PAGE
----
“Towards a privacy-first web”: our response to Google’s announcement on individual identifiers

In case you missed it, Google announced in a blog post on March 3rd that when it phases out third-party cookies at the end of this year it “will not build alternate identifiers to track individuals as they browse across the web…”

While the industry and adtech community continues to digest the news and its implications, we welcome today’s announcement. Here’s why.

It’s the next industry catalyst 

The latest statement was positioned as a successor to Google’s original announcement back in early 2020 that it would be phasing out third-party cookies – and rightly so. This step is another one in the industry’s broader journey of moving towards a future that centers around the user and their privacy. 

This is another important initiative in earning back the consumer trust that the third-party cookie so damaged. We’ve long held the position that publishers and advertisers alike need to move on from a reliance on them, which is why we launched ID+ – a Universal ID solution – last year. Today’s announcement validates this initiative, which seeks to show that the priorities of publishers and advertisers don’t need to be mutually exclusive with the privacy needs of the consumer. 

To be clear: marketers will continue to be able to buy authenticated audiences against the Zeotap ID+ across the open web, and this includes buying authenticated inventory through DV360. These future-proof and cookieless transactions are enabled through Private Marketplace (PMP) deals and the integrations ID+ has with leading SSPs such as PubMatic.

It prioritizes the consumer’s privacy  

As Google rightly said today, an ID solution that doesn’t meet consumer expectations for privacy isn’t a viable long-term investment. It’s important to remember here that not all Universal ID solutions are created equal, and while they all exist under the premise of surviving and thriving in a ‘cookieless future’, not all of them prioritize user privacy and data security. ID+ does – it’s based on transparent user authentication through hashed offline identifiers, with explicit user consent baked into every record.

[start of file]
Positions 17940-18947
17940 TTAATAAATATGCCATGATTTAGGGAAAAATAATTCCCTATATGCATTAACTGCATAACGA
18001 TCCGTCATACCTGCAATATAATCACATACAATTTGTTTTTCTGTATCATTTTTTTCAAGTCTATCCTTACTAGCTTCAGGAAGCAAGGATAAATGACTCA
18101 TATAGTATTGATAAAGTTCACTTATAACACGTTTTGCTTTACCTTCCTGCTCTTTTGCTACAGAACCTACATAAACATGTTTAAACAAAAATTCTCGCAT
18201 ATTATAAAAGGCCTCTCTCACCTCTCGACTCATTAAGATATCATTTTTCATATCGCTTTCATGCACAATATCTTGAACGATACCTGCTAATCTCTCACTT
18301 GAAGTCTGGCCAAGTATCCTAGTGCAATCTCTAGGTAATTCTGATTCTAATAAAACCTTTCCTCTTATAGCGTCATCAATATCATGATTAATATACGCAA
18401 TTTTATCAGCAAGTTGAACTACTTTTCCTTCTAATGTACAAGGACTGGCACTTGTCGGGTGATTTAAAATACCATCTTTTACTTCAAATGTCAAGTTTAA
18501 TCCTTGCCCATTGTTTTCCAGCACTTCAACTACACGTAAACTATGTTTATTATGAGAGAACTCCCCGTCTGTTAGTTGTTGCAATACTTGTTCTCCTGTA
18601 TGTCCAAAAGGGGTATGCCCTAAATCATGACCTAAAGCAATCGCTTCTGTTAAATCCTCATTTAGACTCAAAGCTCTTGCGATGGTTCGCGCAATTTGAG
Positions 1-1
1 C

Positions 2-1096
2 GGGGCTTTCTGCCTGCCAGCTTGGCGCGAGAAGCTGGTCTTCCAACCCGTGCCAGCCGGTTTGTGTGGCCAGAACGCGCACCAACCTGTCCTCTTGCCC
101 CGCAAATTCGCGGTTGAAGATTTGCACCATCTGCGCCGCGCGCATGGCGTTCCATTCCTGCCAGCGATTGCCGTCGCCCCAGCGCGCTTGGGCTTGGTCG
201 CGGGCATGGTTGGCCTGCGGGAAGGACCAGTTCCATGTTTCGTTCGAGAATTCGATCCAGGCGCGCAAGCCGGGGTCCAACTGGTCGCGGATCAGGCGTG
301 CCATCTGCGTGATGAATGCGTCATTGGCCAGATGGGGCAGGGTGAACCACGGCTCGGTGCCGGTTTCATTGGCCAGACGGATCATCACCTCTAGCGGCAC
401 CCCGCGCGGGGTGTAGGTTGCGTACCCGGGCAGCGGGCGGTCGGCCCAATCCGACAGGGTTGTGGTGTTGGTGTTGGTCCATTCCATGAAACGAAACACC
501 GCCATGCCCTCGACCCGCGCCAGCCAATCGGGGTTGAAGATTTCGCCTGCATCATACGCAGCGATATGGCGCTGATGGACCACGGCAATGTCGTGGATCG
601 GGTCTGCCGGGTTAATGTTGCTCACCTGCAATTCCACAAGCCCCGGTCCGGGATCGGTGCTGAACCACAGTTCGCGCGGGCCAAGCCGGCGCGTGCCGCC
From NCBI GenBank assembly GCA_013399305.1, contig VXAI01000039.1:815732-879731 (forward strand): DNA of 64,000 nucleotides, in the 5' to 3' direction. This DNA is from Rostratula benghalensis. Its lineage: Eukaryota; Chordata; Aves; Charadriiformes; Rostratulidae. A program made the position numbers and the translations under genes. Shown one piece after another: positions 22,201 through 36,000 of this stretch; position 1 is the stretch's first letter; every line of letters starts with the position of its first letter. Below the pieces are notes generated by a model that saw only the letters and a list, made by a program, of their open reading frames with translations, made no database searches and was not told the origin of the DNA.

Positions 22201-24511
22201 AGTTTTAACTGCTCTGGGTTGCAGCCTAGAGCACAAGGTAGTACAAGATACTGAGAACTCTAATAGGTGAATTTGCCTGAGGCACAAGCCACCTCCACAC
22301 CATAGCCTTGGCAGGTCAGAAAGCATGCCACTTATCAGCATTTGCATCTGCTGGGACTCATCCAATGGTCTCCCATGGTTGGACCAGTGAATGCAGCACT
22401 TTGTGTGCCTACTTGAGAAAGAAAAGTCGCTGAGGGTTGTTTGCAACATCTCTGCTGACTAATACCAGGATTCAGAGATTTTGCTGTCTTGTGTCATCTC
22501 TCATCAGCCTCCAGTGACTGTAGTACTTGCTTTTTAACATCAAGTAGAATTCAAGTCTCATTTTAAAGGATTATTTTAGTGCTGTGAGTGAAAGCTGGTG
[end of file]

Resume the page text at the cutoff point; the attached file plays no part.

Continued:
Industry sustainability is in our collective interest 

Google underlined that the future of the ‘free and open web’ is at stake if digital advertising fails to evolve to regain consumer trust.

We agree, but add that the sustainability of the open web also relies on interoperability – ironically, something that third-party cookies did pretty well. In a world without them, the ecosystem needs solutions that work together to allow publishers and advertisers alike to continue to achieve their goals. That’s why we’ve invested heavily in building out the ID+ initiative, with over 60 leading publishers across Europe on board. 

It puts the spotlight on first-party data 

Google said that ‘first party relationships are vital’ and we couldn’t agree more. Balancing consumer privacy and trust with a sustainable ecosystem will be defined by how effectively publishers and marketers can partner to leverage first-party data. To do that, they need to move quickly on integrating tech solutions that support this objective.

That’s exactly why we see companies adopting our Customer Intelligence Platform (CIP) – the drive to make sure that first-party data is actionable is accelerating, and that’s only a good thing. Once again, this is part of the tide turning to position the consumer as the most important player in the martech and adtech ecosystem. 

The clock is ticking

If nothing else, the announcement provided a much-needed reminder that our world is about to change radically, and it’s going to do so sooner than we think. 

Today’s news will shape tomorrow’s media planning and buying.  It’s clear that publishers and advertisers need to double down on proper tech solutions to support first-party data and addressable capability with a sense of urgency.  Google’s messaging should be read as a clear indicator that the future begins now.